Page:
Microdosing is still predominantly a process and a project carried out by the individual, rather than by health scientists. The established science has only recently begun to revisit the potential of psychedelic drugs, and thus also the phenomenon of microdosing.

 

Why Microdosing?

Have you ever considered living as the best version of yourself and living out your full potential? Or are there layers of life and your consciousness that you do not have access to?

That question has over time fascinated and inspired many and especially the relationship between how we think and how we live is interesting. Research shows that things are connected: What you say, what you do and who you think you are, are deeply related to the way you think and feel.

The neural network in the brain creates your thoughts. Thoughts become words. Words become action. Action turns into behavior. Behavior turns into character and personality.

So the next question that stands out is: Can you break your patterns and change your brain to think differently?

The brain is like play dough

Simply put, the brain and its neural network function a bit like playing dough. Just when it comes out of the box, it is completely soft and malleable. This phenomenon is called neuroplasticity - a fine word for "malleable brain". As children and young people, we have extremely high neuroplasticity. Our brain shapes and adapts as we learn and adapt to the world we were born into.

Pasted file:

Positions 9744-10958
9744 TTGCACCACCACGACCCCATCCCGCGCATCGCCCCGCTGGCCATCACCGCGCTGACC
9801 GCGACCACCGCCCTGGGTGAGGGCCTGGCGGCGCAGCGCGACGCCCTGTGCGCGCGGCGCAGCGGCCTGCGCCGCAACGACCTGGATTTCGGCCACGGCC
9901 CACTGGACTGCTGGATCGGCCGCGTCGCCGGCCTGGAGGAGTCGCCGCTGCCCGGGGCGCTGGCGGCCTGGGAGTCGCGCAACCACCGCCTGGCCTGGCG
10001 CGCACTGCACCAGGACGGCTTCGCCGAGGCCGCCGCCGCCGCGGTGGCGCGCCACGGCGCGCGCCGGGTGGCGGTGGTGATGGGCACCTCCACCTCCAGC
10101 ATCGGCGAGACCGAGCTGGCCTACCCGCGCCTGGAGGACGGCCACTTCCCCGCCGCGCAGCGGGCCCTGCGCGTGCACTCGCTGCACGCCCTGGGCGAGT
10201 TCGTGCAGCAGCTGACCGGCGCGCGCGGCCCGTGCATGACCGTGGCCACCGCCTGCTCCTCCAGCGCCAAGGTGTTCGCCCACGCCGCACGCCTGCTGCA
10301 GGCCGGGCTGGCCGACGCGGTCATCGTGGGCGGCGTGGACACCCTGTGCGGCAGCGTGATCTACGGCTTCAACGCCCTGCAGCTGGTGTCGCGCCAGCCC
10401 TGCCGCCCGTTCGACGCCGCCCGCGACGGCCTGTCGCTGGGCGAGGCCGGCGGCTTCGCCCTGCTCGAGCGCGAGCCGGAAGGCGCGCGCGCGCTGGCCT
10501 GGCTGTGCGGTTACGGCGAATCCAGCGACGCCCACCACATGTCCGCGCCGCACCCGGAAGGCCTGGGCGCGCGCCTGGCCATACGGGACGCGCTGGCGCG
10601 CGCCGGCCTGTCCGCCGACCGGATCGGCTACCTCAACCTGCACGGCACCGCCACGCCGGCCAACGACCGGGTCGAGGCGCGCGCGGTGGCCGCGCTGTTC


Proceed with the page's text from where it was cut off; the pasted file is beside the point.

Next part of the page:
As time goes on, the play dough becomes more stiff and hard. It's getting harder and harder to model. And in some places it can almost seem as if it has turned to stone. Our brains behave the same way. Our ways of thinking, our attitudes and our reaction patterns become firm and effective. The brain becomes a super-adapted sculpture - hyper-efficient to act in the world - and the life - we live in.

But our brains do not always adapt to the best conditions.

Childhood failure, the experience of a trauma as an adult, prolonged periods of stress or depression or acquired bad habits can create obstacles.

In other words: maybe your formerly so soft play dough is dried into not so lucky folds and patterns, and it's hard to change bad habits, get over the irrational anger, or get out of anxious thoughts.

Psychedelics makes the brain malleable

Psychedelic drugs have the ability to take us outside our usual frame of reference and enable us to see ourselves from the outside, and for a while think differently about ourselves and the life we ​​live. An experience that often brings insight and motivation to improving changes of a personal nature.

 

Research has also concluded that intake of psychedelic drugs puts the brain in a state of neuroplasticity. Meaning that it is possible, under psychedelic influence, even in micro doses, to model your "play dough" again.